Several of my issues with this book were issues which could be solved by a decent editor. It’s poorly structured – Clint’s backstory, Haven’s background, Clint’s fractured relationship with his father and the strange codependent neighbourly relationship he seems to have are all hinted at, but never explained, simply thrown in to make this feel like it’s a story which has depth. I’m assuming that these are more fully explained in later installments in the series, but there wasn’t enough in this intro to satisfy.

Secondly, it’s really, really poorly proofread and edited. Syntax issues run rife throughout the book. Synonyms and homonyms appear with regularity. Simple spelling mistakes litter the pages.

Thirdly, the structure of the book was set up so that it ended on a cliffhanger. This was obviously a tactical decision to get readers to buy the second in the series, but for me it was a complete failure. There was an absolute lack of development leading up to this moment, which meant that it fell totally flat for me. Who cares about what happened in the end of the book when you haven’t actually learned to care for the characters in the first 99%? Certainly not me.

Finally, the chapter structure – each chapter is headed with a countdown of number of days ’til deployment. I’m fine with books that have countdowns, and also fine with books that continue their storyline past the end of the countdown – Looking for Alaska and the Gone series all do this, and it’s very effective. However, finishing the book with 30-odd days still to go on the countdown was a bizarre decision which I couldn’t get on board with.

The three issues above could have been solved by a decent editor, however. So if they were the only issues, I might have been more willing to give this book a chance. But they’re actually minor quibbles when compared to my complaints about the actual book.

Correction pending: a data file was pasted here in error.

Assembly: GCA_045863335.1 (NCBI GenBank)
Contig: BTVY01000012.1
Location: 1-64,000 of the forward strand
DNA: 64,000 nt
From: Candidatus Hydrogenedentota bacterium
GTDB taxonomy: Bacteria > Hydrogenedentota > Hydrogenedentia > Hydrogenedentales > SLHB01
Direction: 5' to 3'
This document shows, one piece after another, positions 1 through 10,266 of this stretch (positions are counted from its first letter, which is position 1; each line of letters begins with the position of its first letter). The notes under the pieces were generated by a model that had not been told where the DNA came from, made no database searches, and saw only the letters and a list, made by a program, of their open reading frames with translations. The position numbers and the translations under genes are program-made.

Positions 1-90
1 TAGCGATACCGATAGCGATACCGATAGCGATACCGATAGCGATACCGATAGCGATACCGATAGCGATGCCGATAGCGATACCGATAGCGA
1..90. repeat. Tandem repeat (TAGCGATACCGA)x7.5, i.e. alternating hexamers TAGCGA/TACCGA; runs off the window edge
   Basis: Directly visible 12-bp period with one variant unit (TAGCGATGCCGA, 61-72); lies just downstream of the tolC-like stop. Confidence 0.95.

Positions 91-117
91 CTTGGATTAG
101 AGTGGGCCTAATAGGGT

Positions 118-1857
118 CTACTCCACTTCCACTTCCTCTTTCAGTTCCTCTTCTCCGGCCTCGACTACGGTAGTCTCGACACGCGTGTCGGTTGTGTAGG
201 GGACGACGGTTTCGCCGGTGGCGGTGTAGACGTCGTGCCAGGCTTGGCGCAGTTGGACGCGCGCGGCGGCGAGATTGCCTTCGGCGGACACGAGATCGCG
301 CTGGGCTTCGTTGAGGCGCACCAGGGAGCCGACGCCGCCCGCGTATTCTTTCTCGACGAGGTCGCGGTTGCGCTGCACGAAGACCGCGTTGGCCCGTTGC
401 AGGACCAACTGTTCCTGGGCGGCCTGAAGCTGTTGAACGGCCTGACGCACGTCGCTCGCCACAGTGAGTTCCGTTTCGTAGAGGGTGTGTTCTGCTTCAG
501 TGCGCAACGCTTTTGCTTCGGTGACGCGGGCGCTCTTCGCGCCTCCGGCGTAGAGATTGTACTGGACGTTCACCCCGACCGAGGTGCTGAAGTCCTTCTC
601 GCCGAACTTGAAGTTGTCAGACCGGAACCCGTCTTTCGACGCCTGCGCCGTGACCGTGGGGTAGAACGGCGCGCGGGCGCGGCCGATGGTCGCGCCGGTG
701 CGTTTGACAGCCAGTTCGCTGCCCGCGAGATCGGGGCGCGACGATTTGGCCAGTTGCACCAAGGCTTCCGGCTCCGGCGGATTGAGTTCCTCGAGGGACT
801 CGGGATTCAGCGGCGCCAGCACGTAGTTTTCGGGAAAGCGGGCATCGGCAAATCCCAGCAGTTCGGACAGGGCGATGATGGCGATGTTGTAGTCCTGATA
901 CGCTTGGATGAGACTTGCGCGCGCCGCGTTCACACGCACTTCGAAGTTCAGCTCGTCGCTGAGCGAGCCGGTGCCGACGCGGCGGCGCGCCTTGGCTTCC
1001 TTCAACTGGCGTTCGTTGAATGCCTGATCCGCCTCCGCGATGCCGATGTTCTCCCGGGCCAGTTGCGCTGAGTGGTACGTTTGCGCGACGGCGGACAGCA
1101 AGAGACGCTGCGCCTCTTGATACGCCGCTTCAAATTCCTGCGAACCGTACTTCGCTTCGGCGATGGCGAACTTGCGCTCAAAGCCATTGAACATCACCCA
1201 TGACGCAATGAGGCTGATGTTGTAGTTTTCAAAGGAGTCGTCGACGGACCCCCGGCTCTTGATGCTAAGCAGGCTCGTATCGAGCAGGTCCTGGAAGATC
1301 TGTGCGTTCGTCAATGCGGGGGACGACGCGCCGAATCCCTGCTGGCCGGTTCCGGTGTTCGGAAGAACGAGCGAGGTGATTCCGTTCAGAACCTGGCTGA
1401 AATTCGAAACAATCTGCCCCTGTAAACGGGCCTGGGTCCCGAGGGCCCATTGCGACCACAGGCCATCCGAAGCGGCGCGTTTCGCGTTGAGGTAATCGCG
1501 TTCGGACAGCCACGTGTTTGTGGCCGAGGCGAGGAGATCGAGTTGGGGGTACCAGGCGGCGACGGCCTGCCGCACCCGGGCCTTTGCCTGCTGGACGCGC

Firstly, Clint is an awful main character. He’s totally unbelievable and utterly dull. Tragic backstory meaning that he tries to shut off his feelings, and this is all changed by the appearance of a beautiful, damaged young woman. Yawn. Clint is supposed to be smart – he’s 21 and a Marine, for Christ’s sake. He’s heading for special ops. And yet he doesn’t seem to understand what feelings are, and wonders what it means when his stomach feels funny as Haven looks at him. Butterflies in his stomach is, apparently, something entirely unknown to him.

Beyond that, Clint is incredibly misogynistic. His assessment of women essentially falls into whores and Haven. Every female character who we see through his eyes is discussed only in terms of her physical attributes, her mode of dress, and her level of makeup. They’re also referred to as ‘females’ at all times. I actually stopped midway through this book to check if the author was a man or a woman, because I couldn’t believe that a woman writer would be able to stomach writing this way about her fellow women. And to my surprise, Xavier Neal is a woman, and yet still only seems capable of writing about other women as sex objects and cheap tarts.

Besides being ignorant and sexist, Clint is also deeply problematic in terms of his behaviour. A fractured relationship with his father gives him some explanation for his uncommunicative and surly nature, but his tendency towards violence and inexplicable hatred of his own best friends didn’t endear me to him as a character.